Buddha’s Noble Eight-Fold Path – Part 5
“The development of Wisdom”.
Though right concentration claims the last place among
the factors of the Noble Eightfold Path,
concentration itself does not mark the path’s culmination.
The attainment of concentration makes the mind still and steady,
unifies its concomitants, opens vast vistas of bliss, serenity, and power.
But by itself it does not suffice to reach the highest accomplishment,
release from the bonds of suffering.
To reach the end of suffering demands that
the Eightfold Path be turned into an instrument of discovery,
that it be used to generate the insights
unveiling the ultimate truth of things.
This requires the combined contributions of all eight factors,
a new mobilization of right view and right intention.
~ ~ ~
Up to the present point these first two path factors
have performed only a preliminary function.
Now they have to be taken up again and raised to a higher level.
Right view is to become a direct seeing into the real nature of phenomena,
previously grasped only conceptually; right intention,
to become a true renunciation of defilements
born out of deep understanding.
~ ~ ~
Before we turn to the development of wisdom, it will be helpful to inquire
why concentration is not adequate to the attainment of liberation.
Concentration does not suffice to bring liberation
because it fails to touch the defilements at their fundamental level.
The Buddha teaches that the defilements are stratified into three layers:
the stage of latent tendency, the stage of manifestation,
and the stage of transgression.
The most deeply grounded is the level of latent tendency (anusaya),
where a defilement merely lies dormant without displaying any activity.
The second level is the stage of manifestation (pariyutthana),
where a defilement, through the impact of some stimulus,
surges up in the form of unwholesome thoughts, emotions, and volitions.
Then, at the third level,
the defilement passes beyond a purely mental manifestation
to motivate some unwholesome action of body or speech.
Hence this level is called the stage of transgression (vitikkama).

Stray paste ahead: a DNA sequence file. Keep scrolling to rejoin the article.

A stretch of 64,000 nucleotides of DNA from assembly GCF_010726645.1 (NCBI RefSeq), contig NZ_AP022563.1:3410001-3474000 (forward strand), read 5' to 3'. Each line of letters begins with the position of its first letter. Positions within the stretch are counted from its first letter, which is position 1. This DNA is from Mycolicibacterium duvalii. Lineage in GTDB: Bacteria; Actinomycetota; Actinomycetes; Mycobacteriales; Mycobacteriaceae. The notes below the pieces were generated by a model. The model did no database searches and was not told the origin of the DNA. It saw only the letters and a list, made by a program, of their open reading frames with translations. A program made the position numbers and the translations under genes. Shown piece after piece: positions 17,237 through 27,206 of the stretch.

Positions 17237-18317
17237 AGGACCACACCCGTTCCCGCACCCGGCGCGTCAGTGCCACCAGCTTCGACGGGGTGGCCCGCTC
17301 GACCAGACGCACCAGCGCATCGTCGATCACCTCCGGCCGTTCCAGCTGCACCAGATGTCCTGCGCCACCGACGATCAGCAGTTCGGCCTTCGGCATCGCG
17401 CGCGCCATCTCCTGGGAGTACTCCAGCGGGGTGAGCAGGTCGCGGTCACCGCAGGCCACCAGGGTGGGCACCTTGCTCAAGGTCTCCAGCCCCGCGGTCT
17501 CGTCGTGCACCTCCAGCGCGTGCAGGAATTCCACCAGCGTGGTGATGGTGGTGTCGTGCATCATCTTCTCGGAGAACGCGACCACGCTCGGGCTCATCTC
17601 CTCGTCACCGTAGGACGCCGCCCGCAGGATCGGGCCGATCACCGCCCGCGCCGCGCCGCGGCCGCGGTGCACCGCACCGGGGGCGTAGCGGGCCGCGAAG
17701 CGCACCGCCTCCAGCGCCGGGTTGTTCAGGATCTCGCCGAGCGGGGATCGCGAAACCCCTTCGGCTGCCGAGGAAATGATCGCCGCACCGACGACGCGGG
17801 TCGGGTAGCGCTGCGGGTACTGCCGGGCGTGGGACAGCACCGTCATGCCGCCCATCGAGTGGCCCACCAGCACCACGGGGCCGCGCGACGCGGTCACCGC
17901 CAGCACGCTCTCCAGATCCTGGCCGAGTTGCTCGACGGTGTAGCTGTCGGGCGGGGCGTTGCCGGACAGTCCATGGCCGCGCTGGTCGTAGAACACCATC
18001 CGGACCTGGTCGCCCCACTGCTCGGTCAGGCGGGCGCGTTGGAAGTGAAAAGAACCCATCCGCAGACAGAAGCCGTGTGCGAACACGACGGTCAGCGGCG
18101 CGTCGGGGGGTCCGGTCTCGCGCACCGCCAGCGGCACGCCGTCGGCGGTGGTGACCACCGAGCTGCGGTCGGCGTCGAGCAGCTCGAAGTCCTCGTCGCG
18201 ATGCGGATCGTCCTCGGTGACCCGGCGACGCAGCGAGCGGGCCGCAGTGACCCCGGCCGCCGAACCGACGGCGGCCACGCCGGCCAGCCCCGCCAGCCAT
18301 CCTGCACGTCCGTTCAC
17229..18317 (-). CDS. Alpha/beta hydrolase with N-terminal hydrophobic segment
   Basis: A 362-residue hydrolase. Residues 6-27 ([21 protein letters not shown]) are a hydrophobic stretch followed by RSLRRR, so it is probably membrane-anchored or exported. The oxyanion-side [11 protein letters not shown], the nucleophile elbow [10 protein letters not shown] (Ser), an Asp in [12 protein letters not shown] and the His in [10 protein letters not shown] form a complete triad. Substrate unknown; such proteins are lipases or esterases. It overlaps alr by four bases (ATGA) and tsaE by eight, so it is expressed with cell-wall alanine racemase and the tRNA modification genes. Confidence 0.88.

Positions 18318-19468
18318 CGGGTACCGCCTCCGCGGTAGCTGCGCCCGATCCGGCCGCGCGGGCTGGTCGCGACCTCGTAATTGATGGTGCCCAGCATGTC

The three divisions of the Noble Eightfold Path provide the check against
this threefold layering of the defilements.
the training in moral discipline, restrains unwholesome bodily and verbal activity
prevents defilements from reaching the stage of transgression.
The training in concentration provides the safeguard against
the stage of manifestation.
It removes already manifest defilements
and protects the mind from their continued influx.
But even though concentration may be pursued to the depths of full absorption,
it cannot touch the basic source of affliction —
the latent tendencies lying dormant in the mental continuum.
Against these concentrations is powerless, since to root them out
calls for more than mental calm.
What it calls for, beyond the composure and serenity of the unified mind,
is wisdom (pañña), a penetrating vision of phenomena
in their fundamental mode of being.
Wisdom alone can cut off the latent tendencies at their root
because the most fundamental member of the set,
the one which nurtures the others and holds them in place,
is ignorance (avijja), and wisdom is the remedy for ignorance.
Though verbally a negative, “unknowing,”
ignorance is not a factual negative,
a mere privation of right knowledge.
It is, rather,
an insidious and volatile mental factor incessantly at work
inserting itself into every compartment of our inner life.
It distorts cognition, dominates volition,
and determines the entire tone of our existence.
As the Buddha says:
“The element of ignorance is indeed a powerful element”.
At the cognitive level, which is its most basic sphere of operation,
ignorance infiltrates our perceptions, thoughts, and views,
so that we come to misconstrue our experience,
overlaying it with multiple strata of delusions.
The most important of these delusions are three:
the delusions of seeing permanence in the impermanent,
of seeing satisfaction in the unsatisfactory, and of
seeing a self in the selfless.
we take ourselves and our world to be
solid, stable, enduring entities, despite the ubiquitous reminders
that everything is subject to change and destruction.
We assume we have an innate right to pleasure,
and direct our efforts to increasing and intensifying our enjoyment
with an anticipatory fervor undaunted by repeated encounters with
pain, disappointment, and frustration.
And we perceive ourselves as self-contained egos,
clinging to the various ideas and images we form of ourselves
as the irrefragable truth of our identity.
Whereas ignorance obscures the true nature of things,
wisdom removes the veils of distortion,
enabling us to see phenomena in their fundamental mode of being
with the vivacity of direct perception.